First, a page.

What books did you love as a child? Why?
I grew up with Doctor Seuss; those were the first books I ever read for myself. I think the draw there is self-evident if you’re a fan. The fun rhymes and whimsical characters were, and still are, just a perfect match for kids. My first chapter books, I believe, were the original Hardy Boys adventures. They were hand-me-downs; they’ve been in my family for decades now and will be passed along to my nephews. They’re great adventures and they do some major wish-fulfillment for young boys. I can see it now looking back. I mean these teenagers had access to helicopters, the ear of the chief of police, always got into adventures, and never had any parents around unless things really got dangerous, then they were always scooped out of trouble by their father. Sounds pretty perfect to me.
Do you do research for your writing? If so, how do you go about it (Internet, travel, etc.)?
I do a lot of research for my writing. For one, I’m constantly listening and looking around whenever I’m out. I try to train myself to treat everything as a chance for research, so I’ll listen in on conversations around me or study faces or if possible I’ll ask people how their job works or what they’re day to day is like. I get a lot of good flavor that way for my writing. And then, if I have a large topic that I know I need to learn about, I’ll just buy the biggest book about it I can and choke that down. I read a biography of Isaac Newton for Probability Angels that was probably the most boring thing I’ve ever read. But that’s how I like my research, unfortunately. I just want dry, dusty facts, and then I’ll take them and add color and spin. I don’t want anyone else’s spin on them before I get to them. Oh, and of course there’s the Internet. I was writing a scene in a street in Frankfurt, and I’ve never been there, so I went to Google Maps and looked up Frankfurt and zoomed into street level and took a walking tour digitally. I mean that’s an amazing tool.
What do you wish someone had told you about writing that you learned the hard way?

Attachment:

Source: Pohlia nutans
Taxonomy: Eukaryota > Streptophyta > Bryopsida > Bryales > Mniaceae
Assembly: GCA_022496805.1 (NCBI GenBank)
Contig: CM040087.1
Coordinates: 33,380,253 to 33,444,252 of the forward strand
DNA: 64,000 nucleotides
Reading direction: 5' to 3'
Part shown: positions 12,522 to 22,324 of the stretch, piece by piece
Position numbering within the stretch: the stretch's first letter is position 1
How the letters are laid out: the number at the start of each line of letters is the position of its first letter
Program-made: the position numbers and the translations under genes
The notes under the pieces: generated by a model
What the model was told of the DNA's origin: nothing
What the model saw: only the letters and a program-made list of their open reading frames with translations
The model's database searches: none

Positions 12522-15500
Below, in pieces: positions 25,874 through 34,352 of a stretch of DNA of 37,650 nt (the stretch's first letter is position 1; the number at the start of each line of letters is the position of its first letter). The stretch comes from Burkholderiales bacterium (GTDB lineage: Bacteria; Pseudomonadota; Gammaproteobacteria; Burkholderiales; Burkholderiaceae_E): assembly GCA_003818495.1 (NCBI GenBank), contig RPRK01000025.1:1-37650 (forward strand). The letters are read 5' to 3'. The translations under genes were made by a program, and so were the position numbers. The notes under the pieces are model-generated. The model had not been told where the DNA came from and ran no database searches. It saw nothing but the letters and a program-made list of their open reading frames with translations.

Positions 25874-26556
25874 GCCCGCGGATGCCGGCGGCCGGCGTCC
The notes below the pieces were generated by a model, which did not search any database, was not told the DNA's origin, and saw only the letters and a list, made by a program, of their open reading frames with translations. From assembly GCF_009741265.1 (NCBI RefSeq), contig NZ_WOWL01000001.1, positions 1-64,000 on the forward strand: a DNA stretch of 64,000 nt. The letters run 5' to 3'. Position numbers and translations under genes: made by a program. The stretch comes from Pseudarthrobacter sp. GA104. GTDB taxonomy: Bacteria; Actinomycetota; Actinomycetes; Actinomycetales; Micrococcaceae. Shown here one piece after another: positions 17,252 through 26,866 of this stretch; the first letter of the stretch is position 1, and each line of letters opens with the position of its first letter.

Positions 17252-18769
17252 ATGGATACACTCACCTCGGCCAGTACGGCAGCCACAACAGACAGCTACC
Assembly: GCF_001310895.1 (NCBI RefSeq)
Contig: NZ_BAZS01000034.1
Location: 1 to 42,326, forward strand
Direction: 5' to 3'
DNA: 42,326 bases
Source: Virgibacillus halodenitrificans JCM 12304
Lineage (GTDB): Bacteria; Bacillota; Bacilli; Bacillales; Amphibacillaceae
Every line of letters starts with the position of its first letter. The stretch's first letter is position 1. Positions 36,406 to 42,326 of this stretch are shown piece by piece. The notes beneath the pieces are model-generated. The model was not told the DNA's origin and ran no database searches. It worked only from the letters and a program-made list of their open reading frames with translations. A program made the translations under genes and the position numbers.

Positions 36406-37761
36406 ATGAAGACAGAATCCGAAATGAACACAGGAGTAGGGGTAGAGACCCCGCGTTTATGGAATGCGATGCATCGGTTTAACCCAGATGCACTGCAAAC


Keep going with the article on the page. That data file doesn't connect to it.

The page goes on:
Nobody ever really talks about the second third of writing a book. Or maybe they do and I wasn’t listening. Anyway, the first third of a book is pure lovely excitement. You’re meeting new characters and discovering new settings and you have free reign because these are your starting decisions that you’re making and nothing is guiding them. The last third of a book is exciting, though not as much, but you get a lift from seeing the ending coming at you and knowing that soon you’ll be able to show it to people as a completed project. The middle third? The middle third is horrible. It’s just an annoying, grueling, march through a bog. The excitement drains off and you don’t have your freedom anymore because you have to make sure things line up with your early choices. And you’re too far from the ending to think about that. So you just have to sit down, type, push yourself to get your word count, day after day and week after week. Nobody really told me about how a book turns into boring old desk work in that middle third. That was a bit of a shock when I learned that one the hard way.
When do you find time to write?
It depends on what I’m working on. For shorter things I’ll wing it or write when I get a rush. For books, though, I take a good look at my schedule and I make time to write. And I stick to that. Even when it gets sloggish. And I keep in mind that it is always always always better to write 200 words a day for 10 days straight than to plan on writing 1000 words at some day in the future. Take the little bit of sure-thing writing time and stick to it one day at a time. Next thing you know you have a book done. Well…it’s not exactly that easy but still…